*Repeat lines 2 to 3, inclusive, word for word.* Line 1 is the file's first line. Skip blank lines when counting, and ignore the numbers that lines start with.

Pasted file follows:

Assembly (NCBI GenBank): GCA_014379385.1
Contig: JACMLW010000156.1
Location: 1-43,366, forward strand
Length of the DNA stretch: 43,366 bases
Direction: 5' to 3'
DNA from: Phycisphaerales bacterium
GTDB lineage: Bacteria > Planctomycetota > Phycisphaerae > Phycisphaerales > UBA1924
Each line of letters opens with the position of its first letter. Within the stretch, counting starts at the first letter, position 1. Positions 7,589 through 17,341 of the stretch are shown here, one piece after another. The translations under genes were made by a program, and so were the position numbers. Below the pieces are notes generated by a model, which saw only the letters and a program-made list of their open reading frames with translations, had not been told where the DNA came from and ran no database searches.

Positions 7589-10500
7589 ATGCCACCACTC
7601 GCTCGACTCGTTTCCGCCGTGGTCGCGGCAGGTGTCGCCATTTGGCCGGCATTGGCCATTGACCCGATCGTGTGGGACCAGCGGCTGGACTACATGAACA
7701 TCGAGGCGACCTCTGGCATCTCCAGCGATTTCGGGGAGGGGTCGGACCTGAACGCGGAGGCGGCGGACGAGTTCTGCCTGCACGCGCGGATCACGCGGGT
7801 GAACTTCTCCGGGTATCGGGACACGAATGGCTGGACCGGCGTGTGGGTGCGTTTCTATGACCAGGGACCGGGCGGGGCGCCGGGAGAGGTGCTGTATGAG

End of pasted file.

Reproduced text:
Contig: JACMLW010000156.1
Location: 1-43,366, forward strand